'Serious impact' on finances as Fife's leisure centres remain closed

The swimming pool at Kirkcaldy Leisure CentreThe swimming pool at Kirkcaldy Leisure Centre
The swimming pool at Kirkcaldy Leisure Centre
Frustration as re-opening delayed until September

Sport and leisure bosses in Fife have warned of a serious impact of finances as centres remain closed for another month.

Hopes of a return to business were dashed when the Scottish Government said no such move could happen until September 14.

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Now, Fife Sports & Leisure Trust has spelled out the impact of the loss of six months of income from its network of gyms, sports centres and swimming pools.

Emma Walker, chief executiveEmma Walker, chief executive
Emma Walker, chief executive

The charitable trust - Fife’s leading provider of sports and leisure services - also stepped up its support for the national #saveleisure campaign in light of the Scottish Government’s announcement which will see doors stay closed at its facilities.

It said it had been left frustrated by the latest timescales to let people back into buildings.

The trust has outlined a phased return, beginning with its flagship venues - Michael Woods Sports and Leisure Centre in Glenrothes, Carnegie Leisure Centre, in Dunfermline, and Kirkcaldy Leisure Centre.

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They will be followed by East Sands Leisure Centre, Levenmouth Swimming Pool and Sports Centre, Cowdenbeath Leisure Centre and Dalgety Bay Leisure Centre.

The final phase would see Duloch Leisure Centre, Pitreavie Athletics Centre, Cupar Leisure Centre, Bowhill Swimming Pool, Lumphinnans Sports Hub and Waterstone Crook Leisure Centre welcoming customers, followed by the Beacon Leisure Centre in Burntisland.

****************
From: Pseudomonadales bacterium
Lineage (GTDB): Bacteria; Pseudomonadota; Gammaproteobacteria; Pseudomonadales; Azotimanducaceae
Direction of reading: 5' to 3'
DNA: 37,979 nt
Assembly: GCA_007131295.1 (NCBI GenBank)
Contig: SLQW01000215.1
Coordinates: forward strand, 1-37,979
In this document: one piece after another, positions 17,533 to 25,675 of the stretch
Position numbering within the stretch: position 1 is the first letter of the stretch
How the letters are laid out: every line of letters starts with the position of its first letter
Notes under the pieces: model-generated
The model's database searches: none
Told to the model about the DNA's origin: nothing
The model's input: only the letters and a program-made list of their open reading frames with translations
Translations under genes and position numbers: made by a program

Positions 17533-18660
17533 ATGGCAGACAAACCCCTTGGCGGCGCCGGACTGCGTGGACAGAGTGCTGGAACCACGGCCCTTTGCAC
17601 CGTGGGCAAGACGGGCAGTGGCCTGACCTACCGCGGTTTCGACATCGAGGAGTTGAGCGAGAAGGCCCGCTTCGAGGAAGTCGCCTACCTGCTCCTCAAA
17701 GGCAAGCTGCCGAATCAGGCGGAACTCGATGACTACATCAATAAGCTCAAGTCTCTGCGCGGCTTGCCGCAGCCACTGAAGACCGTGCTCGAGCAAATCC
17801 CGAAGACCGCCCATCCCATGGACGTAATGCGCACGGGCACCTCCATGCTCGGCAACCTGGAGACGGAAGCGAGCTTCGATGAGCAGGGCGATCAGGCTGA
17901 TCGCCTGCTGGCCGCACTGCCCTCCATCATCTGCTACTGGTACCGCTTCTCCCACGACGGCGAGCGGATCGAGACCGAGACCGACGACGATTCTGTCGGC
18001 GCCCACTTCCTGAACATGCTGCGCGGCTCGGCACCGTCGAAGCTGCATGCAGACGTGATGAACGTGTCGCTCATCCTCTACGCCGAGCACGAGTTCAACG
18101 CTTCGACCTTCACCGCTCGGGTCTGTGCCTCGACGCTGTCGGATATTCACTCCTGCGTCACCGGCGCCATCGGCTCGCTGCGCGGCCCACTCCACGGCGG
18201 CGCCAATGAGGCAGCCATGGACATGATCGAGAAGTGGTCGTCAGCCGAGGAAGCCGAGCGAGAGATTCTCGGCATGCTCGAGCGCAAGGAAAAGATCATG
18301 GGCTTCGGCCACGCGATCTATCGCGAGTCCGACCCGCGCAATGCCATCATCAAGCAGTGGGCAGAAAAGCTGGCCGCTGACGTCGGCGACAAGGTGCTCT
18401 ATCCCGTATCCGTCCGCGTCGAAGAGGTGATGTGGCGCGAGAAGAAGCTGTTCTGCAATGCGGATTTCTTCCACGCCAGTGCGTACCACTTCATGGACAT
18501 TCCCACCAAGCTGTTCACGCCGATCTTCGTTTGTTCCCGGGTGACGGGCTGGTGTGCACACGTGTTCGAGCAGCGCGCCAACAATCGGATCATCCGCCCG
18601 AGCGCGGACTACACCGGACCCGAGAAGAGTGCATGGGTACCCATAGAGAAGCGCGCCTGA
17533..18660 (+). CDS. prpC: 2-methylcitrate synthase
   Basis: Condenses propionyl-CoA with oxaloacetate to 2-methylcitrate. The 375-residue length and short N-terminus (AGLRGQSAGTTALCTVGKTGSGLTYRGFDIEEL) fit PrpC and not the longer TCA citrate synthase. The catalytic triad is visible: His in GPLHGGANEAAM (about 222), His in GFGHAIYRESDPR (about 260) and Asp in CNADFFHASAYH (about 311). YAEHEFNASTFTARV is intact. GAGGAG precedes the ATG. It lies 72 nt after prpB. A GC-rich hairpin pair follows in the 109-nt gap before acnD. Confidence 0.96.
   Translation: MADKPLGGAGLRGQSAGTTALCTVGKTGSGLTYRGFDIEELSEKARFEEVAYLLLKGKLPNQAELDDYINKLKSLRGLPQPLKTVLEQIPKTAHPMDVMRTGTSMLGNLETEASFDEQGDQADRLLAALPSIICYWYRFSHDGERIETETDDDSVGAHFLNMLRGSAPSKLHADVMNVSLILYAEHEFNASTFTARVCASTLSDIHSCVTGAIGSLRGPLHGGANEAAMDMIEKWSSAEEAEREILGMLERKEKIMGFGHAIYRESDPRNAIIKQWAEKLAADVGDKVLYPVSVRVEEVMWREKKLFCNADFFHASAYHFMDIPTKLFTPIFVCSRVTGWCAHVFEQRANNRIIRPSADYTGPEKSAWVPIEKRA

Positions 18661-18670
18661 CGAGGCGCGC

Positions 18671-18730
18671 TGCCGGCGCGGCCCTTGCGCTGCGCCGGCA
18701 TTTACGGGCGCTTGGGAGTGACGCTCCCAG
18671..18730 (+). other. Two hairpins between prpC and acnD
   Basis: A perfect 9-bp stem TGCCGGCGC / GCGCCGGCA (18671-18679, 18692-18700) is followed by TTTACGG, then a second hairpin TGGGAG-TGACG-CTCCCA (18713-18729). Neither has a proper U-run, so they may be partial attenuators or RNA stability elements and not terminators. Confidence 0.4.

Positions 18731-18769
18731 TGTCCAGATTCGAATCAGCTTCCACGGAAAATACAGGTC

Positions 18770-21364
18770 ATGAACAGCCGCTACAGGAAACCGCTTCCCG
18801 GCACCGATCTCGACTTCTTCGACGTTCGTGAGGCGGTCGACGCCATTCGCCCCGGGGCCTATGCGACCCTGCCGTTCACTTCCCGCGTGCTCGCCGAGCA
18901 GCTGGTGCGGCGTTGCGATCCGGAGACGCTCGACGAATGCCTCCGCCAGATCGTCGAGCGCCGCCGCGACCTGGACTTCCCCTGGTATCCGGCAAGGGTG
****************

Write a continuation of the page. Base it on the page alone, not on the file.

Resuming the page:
Emma Walker, chief executive, urged customers to join the national campaign to save the UK’s centres.

It estimates that 48 per cent of all public leisure facilities face closure, and 1300 could disappear by the end of the year, along with more than 58,000 jobs.

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And up to 35 per cent of venues will not be able to reopen due to the exceptional increased costs.

She said: ““The provision of community leisure facilities has never been so important than in the face of a national public health emergency and to help support the fight against obesity which has been identified as a key risk factor in Covid-19.

“We offer affordable, accessible public leisure facilities which provide physical activity opportunities to local communities.

“Unlike private providers, we are committed to delivering programmes and facilities for all ages and abilities as well as providing concessions to those on low incomes.

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“Crucially, we provide programmes for older adults, those living with long-term health conditions and individuals struggling with their mental health.”

She paid tribute to staff who have been working behind the scenes to get the buildings ready to re-open under new regulations on health and safety.

She added: “We are keen to welcome our customers back so that they can enjoy the health and well being benefits of physical activity within a safe environment.”

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